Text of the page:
- By L. Scott Tillett, L. Scott Tillett
- Sep 27, 1999
The Justice Department last week unveiled plans for a computer system that will enable victims of violent federal crimes and their families to track the whereabouts of their attackers and the status of their cases in the justice system.
The Victim Notification System (VNS) is intended to head off the potentially traumatic situation in which a victim of rape, assault or another violent crime crosses paths with the convicted attacker, not even having known the assailant was out of prison.
Many states have developed systems to notify crime victims when an offender's parole hearing has been scheduled or when the offender will be released on work furlough. But the federal government, with a patchwork of paper records and databases used by the FBI, the Bureau of Prisons and other Justice agencies, has no central way to notify crime victims of the status of federal prisoners. Nor does the federal government have a way to notify victims of an alleged offender's status during the trial process.
Some states have integrated their systems for tracking offenders and their victims. In Arkansas, officials recently went statewide with a system called the Victim Identification and Notification Everyday program. Paula Stitz, a coordinator for the program, said results can be horrific when victims of violent crimes do not know the status of their attackers. In one case, a woman met her assailant in the grocery store in a small town "and was extremely traumatized," said Stitz, a former chief of police in Eureka Springs, Ark.
The Justice project stems from recent federal laws that have emphasized the rights of victims, including the 1982 Victim and Witness Protection Act, the 1990 Crime Control Act and the 1994 Violent Crime Control and Law Enforcement Act, said Tom Kilmartin, director of the Federal Crime Victims Division at Justice.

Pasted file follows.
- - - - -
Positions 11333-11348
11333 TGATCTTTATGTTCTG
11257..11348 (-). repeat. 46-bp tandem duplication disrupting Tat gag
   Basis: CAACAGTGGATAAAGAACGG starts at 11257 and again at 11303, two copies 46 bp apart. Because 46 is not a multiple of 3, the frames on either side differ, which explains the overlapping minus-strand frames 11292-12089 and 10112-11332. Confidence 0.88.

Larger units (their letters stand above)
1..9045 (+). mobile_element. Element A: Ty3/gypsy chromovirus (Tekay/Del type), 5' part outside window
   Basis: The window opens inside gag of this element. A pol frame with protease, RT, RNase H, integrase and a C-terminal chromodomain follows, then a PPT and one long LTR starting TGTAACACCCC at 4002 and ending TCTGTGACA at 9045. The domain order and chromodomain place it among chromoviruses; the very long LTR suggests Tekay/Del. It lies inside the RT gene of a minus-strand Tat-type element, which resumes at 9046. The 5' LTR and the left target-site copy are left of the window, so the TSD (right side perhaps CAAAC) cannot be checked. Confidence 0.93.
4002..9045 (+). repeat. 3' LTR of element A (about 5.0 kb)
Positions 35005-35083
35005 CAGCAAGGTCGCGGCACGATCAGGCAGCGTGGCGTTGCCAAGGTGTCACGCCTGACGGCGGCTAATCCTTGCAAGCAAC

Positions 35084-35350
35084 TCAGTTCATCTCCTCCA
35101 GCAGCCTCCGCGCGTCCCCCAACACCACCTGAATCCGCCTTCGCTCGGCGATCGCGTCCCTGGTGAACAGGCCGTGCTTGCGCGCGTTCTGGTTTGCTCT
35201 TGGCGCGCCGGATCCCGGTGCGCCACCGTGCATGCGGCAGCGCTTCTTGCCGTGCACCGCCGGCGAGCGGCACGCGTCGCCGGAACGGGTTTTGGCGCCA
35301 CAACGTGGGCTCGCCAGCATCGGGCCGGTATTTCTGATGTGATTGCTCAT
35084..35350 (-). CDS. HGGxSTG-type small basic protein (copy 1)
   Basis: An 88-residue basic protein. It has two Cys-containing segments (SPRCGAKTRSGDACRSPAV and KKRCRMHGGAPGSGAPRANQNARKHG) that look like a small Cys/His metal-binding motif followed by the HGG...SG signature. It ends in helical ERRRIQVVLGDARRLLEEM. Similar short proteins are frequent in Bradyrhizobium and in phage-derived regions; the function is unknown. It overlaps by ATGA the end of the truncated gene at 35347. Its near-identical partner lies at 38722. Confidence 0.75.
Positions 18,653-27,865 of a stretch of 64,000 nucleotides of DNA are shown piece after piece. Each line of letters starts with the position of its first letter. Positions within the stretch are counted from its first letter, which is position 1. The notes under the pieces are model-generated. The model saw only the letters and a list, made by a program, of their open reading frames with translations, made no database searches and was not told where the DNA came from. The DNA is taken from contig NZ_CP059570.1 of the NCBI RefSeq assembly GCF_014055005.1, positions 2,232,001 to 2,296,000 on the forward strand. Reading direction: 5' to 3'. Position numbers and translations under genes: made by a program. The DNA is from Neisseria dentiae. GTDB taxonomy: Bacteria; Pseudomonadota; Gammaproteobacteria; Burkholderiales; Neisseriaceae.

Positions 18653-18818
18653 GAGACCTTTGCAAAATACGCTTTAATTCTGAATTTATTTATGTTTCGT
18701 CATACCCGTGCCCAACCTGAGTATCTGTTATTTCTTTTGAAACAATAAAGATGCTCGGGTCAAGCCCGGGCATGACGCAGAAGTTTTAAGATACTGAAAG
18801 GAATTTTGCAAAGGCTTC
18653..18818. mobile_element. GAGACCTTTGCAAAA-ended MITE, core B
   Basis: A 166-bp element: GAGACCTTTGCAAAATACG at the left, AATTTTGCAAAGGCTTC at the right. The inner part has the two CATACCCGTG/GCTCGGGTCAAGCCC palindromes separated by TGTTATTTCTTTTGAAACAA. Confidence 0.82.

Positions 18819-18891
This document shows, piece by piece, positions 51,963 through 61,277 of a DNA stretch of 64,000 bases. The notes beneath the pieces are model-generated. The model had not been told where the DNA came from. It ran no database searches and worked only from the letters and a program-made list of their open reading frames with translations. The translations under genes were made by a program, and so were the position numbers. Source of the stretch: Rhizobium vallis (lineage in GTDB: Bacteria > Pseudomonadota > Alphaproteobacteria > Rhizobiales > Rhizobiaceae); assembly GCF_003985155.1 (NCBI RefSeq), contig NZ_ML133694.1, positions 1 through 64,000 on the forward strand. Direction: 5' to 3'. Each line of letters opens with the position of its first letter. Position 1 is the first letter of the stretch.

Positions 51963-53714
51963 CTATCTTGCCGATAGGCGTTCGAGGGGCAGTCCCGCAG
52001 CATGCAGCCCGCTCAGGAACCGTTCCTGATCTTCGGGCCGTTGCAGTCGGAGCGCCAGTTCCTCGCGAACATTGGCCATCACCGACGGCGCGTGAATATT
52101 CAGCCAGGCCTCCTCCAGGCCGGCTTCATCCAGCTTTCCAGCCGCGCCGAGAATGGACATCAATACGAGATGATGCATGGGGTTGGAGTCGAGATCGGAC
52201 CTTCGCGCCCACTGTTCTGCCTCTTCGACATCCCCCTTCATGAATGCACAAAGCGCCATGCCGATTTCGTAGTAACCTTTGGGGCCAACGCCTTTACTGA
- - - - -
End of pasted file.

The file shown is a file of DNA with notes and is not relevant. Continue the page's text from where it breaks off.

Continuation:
Having no common case management system, federal agencies handle victim notification inefficiently, taking "an inordinate amount of time" to put data into existing computer systems and to notify victims by mail or phone, Kilmartin said.
Also, the government has no consistent way for sharing information when one Justice agency stops tracking an offender and another agency should begin.
U.S. Attorneys offices, the Bureau of Prisons and the FBI will participate initially in the VNS project, according to Kilmartin, who said he hopes the system will expand to include other Justice agencies and other federal crime-fighters.
One industry source estimated that Justice may spend as much as $50 million to develop VNS, with perhaps a cost of $10 million per year to operate and maintain the system, including costs for an automated telephone center that would handle calls from victims. Justice released the plan to industry vendors last week for comment, with hopes of awarding a contract in mid-2000 to build the system.
Observers say VNS likely will give victims access to information about an offender by calling an automated telephone center and using a telephone keypad to enter an offender's name or an identification number. Access via the World Wide Web may be another option for making the information available. The system would automatically send a letter or make a phone call to a victim when an offender's status changes.
Charles Daniels, manager of Justice programs for Science Applications International Corp., said federal officials want a single system to handle all the needs of crime victim notification.